Cannes Lions

Poverty Line Prices


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“#PovertyLinePrices” was built upon a simple fact: when you earn five times less than the average Bay Area income, basic needs are five times harder to afford. To bring this reality to life, we increased prices in a grocery store by 500%—hijacking conversations surrounding 2016’s biggest shopping weekend. This “promotion” was then advertised with OOH posters.

We knew from data where Tipping Point’s potential donors lived. So we placed our 40 posters across key sites in San Francisco’s most affluent neighborhoods.

Our posters ranged in size from billboards to bus shelters to in-store POS displays. These were strategically designed to work contextually with shopping precincts, transit hubs, colleges and drug stores—places where the affluent rub shoulders with the less fortunate to buy (or not buy) basic necessities.

The campaign led people to a website where they could see how expensive items would feel if they were living below the poverty line


We increased prices in a grocery store by 500% and created a film that hijacked social media conversations during the biggest shopping weekend of the year.

Four-page coupons ran in the San Francisco Chronicle before Black Friday, and “#PovertyLinePrices” was featured practically everywhere—ABC, FOX, Mashable, the Huffington Post and even Upworthy.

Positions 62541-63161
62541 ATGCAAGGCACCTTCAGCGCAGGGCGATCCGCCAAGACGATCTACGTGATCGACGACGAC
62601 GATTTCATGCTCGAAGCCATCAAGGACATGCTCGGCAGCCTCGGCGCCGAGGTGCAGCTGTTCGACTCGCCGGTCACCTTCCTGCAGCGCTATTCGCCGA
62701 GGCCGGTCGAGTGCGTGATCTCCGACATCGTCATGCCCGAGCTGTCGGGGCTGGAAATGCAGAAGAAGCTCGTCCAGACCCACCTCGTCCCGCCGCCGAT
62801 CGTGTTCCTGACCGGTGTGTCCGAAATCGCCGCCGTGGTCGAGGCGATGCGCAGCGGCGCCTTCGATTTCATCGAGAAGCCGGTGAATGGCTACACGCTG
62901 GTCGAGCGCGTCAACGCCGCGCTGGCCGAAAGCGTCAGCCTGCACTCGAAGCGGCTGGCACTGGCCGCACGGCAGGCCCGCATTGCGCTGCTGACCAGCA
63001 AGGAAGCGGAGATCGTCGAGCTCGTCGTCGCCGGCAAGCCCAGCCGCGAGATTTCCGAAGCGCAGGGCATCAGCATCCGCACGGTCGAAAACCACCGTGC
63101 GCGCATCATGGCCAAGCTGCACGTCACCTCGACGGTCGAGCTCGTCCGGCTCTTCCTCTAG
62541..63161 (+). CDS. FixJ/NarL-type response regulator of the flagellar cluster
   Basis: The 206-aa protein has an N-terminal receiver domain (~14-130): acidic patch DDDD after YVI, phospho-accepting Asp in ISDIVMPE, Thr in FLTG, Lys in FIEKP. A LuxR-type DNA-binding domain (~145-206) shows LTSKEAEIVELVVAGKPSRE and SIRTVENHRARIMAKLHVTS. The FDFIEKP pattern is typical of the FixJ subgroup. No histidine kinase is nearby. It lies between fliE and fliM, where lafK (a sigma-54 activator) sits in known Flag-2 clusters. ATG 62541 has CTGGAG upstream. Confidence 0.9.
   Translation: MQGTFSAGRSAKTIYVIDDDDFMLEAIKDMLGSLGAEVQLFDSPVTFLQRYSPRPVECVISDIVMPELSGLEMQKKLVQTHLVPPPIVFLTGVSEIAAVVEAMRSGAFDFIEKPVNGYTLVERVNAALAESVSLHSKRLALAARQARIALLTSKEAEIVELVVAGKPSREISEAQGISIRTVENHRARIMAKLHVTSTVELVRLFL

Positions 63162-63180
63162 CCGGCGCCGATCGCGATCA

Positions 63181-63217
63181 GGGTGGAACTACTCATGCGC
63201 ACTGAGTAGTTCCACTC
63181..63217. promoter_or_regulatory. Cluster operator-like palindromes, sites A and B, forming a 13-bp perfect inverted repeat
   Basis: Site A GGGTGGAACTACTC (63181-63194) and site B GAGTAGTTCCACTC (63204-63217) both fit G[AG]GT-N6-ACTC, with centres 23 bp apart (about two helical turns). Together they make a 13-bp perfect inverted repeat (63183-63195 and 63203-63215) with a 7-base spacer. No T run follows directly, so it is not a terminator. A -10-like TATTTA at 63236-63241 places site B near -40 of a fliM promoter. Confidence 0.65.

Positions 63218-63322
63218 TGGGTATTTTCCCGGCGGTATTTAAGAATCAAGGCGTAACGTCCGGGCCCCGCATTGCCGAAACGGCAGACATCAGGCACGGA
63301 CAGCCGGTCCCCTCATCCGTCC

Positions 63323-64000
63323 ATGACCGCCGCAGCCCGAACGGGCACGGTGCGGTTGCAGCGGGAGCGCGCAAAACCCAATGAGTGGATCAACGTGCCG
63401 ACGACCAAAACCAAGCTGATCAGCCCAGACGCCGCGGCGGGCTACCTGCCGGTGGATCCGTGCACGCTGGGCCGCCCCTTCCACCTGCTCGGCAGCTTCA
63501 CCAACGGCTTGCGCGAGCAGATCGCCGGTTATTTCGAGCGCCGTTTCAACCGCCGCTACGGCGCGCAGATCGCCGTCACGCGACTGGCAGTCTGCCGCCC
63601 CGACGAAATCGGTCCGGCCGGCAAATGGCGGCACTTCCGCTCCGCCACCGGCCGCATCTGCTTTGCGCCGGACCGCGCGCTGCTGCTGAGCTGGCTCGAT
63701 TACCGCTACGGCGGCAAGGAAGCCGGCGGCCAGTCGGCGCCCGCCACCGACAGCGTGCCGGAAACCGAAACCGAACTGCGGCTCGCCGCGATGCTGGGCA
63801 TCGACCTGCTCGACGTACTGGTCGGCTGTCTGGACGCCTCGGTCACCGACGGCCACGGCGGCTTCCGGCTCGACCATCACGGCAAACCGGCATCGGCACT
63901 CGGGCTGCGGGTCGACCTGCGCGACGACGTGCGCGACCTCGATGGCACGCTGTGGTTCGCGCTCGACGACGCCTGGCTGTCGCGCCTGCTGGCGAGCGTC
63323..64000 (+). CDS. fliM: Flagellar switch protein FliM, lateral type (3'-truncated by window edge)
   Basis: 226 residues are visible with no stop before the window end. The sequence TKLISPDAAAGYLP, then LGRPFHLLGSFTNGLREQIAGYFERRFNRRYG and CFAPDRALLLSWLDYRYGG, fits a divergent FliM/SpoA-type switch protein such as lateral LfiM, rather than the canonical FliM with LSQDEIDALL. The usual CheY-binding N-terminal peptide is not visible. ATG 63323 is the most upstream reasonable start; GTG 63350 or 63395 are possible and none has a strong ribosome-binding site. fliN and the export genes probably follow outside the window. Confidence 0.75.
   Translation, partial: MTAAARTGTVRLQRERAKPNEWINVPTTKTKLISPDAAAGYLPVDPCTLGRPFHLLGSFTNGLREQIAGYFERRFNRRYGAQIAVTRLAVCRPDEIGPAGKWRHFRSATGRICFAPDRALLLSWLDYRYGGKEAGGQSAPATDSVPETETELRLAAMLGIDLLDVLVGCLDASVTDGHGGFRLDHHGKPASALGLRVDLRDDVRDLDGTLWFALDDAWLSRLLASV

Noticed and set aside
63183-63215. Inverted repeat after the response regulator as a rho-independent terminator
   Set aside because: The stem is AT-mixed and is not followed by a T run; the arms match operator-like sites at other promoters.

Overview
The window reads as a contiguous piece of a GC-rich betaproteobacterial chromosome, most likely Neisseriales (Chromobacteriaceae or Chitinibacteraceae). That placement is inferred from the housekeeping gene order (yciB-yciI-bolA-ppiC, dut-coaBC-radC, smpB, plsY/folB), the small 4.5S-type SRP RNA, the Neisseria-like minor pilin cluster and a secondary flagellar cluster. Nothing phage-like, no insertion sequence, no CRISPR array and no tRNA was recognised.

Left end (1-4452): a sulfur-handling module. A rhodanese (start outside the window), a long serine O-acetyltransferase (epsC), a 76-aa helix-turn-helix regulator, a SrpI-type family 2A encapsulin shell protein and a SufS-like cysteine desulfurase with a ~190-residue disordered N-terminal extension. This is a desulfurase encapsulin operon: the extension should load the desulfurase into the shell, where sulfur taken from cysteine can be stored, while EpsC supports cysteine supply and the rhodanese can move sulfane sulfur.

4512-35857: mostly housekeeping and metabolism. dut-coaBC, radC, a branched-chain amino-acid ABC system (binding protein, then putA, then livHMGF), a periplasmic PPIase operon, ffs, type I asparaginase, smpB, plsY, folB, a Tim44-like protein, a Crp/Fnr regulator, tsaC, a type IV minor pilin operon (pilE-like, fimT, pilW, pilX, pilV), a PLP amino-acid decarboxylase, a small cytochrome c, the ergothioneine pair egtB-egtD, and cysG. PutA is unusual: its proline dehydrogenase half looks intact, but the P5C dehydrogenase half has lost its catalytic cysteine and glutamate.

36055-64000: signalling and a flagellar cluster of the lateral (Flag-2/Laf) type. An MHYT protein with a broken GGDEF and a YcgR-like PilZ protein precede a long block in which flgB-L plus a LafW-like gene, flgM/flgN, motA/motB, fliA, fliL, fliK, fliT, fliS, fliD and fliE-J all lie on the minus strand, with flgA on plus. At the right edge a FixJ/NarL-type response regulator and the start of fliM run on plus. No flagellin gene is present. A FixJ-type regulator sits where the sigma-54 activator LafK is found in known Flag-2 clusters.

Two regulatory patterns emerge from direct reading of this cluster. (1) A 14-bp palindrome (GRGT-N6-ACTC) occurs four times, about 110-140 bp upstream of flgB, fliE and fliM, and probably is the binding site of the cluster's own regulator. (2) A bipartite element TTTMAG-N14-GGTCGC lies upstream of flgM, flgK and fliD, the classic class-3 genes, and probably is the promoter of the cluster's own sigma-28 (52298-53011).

Contextual banners on real estate, cooking and shopping sites showed people the increased prices of their shopping searches, as did contextual Google AdWords.

TV and OOH led to a website. There people entered their salaries to see how expensive items would feel if they were living below the poverty line. Users then shared personalized social content based on their items’ costs and donated the equivalent value.


Within the first 48 hours of the campaign, there was a 500% increase in web traffic, with 68% being new visitors. The campaign sustained a fivefold increase in weekly traffic. Media outlets, including Mashable, Fast Company, Upworthy, the Huffington Post, SF Gate and others—totaling over 190 million in reach and over $100 million in ad-dollar equivalency—shared the film through their sites and social pages, leading people to and generating over $1.5 million in donations to help fight poverty.

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